Unsecured Debt & Secured Debt – Explained
Understanding the differences between ‘unsecured debt’ and ‘secured debt’ is required when dealing with Bankruptcy and Consumer Proposals.
What is Secured Debt?
Mortgages are secure debts. If you take out a mortgage on a house from a bank and you do not honour the terms of the mortgage (ie make all the payments on time) then the bank has the right to seize the house and sell it in an effort to recover the money owing on the loan. Note: there are laws that cover the extent of a secure loan holder’s rights – and how they can be used.
Most car loans are secure debts. If you take out a secured car loan and you fail to honour the terms of the loan (ie make all the payments on time) the lender has the right to seize the car and sell it in an effort to recover the money owing on the loan.
Other loans can be secured loans if, as a condition of the loan, you promise the lender that something that belongs to you, can be seized by the lender if you do not honour the terms of the loan.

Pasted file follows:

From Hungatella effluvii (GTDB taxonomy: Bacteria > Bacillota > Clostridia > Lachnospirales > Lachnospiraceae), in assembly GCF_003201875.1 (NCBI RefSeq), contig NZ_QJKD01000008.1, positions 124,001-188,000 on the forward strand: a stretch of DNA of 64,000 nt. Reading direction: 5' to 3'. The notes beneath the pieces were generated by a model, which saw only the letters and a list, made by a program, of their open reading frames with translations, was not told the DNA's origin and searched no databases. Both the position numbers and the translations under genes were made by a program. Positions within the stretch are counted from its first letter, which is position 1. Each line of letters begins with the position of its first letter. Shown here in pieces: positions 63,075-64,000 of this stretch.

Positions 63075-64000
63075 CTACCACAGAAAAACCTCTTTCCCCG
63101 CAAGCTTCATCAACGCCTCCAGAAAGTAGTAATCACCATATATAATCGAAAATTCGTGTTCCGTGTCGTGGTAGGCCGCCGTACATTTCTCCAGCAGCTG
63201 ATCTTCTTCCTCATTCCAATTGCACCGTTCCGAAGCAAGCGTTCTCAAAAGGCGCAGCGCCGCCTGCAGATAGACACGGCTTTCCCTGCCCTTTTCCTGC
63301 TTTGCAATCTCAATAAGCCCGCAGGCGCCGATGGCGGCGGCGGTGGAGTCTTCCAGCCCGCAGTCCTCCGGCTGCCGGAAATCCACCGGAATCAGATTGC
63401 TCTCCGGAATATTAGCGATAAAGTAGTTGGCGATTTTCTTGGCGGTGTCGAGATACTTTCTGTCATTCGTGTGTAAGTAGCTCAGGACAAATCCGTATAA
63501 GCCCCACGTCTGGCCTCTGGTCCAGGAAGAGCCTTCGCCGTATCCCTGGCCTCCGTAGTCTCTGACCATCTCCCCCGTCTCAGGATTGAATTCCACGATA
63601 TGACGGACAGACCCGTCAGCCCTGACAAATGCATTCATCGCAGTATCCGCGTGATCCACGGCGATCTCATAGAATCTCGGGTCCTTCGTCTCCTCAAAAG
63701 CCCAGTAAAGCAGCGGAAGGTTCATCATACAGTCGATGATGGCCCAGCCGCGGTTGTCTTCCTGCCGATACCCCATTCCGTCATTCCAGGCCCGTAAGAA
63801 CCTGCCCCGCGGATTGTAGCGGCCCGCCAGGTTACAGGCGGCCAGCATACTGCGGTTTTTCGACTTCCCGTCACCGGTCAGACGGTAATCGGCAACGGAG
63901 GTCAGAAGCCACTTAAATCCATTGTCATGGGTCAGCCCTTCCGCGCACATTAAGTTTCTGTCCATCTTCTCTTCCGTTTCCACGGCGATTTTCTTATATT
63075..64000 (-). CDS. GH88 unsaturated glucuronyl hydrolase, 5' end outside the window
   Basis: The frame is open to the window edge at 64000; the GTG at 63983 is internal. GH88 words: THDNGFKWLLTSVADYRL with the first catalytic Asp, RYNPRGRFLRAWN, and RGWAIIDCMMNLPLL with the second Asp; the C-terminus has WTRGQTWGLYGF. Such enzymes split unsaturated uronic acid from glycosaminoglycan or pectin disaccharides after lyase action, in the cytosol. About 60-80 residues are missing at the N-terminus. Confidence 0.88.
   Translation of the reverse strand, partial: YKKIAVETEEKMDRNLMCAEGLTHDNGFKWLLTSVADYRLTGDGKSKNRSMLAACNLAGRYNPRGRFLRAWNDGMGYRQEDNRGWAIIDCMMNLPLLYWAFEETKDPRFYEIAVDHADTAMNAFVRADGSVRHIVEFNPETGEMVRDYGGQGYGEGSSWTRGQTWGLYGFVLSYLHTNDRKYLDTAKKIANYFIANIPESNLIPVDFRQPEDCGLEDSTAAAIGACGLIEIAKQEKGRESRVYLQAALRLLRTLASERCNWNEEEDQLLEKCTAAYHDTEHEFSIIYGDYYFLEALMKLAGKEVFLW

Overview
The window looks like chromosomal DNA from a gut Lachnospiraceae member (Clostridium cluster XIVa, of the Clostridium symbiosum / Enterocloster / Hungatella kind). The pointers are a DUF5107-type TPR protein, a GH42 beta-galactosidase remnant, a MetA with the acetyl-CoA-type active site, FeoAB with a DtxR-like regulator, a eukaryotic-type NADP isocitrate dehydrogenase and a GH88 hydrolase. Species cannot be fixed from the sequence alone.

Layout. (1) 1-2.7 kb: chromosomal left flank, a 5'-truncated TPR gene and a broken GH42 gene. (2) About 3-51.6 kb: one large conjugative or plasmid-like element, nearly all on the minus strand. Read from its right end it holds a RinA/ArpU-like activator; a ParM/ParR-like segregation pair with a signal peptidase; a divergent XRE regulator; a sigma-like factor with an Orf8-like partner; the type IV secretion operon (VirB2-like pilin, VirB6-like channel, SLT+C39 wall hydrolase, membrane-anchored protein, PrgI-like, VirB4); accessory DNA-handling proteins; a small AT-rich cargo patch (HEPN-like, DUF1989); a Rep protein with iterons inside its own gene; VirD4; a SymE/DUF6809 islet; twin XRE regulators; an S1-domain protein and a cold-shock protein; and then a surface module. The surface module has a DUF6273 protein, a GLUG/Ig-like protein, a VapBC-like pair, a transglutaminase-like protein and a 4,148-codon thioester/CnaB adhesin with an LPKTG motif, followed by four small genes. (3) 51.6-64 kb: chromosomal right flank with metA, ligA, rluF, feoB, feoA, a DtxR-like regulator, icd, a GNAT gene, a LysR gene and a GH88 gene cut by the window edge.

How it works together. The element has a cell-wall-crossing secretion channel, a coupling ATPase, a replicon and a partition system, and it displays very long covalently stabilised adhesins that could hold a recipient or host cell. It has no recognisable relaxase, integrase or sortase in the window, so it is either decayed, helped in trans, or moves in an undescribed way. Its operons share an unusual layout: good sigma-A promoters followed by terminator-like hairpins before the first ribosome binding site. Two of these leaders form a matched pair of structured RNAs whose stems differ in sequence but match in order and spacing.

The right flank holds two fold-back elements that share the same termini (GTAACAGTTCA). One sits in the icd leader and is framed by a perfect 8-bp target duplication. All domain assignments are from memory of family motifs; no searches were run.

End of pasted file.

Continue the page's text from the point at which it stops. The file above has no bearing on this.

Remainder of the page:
Secured debts are usually loans where the person taking out a loan (the debtor) promises the lender that certain assets can be seized by the lender, if the debtor does not honour the terms of the loan.
What is Unsecured Debt?
Credit card debt is unsecured debt. No specific assets are promised to the lender if you fail to honour the terms of the credit card agreement.
Personal bank loans are usually unsecured debt. None of your assets are promised to the bank if you fail to honour the terms of the loan agreement.
Most of your monthly bills are unsecured debts – ie Toronto Hydro, cable, phone etc.
Unsecured debts are debts where the creditors (ie Toronto Hydro, credit card companies etc) have no rights over specific assets of the person who owes the debt.
Note: Income tax debts are unique and must be discussed with your Trustee.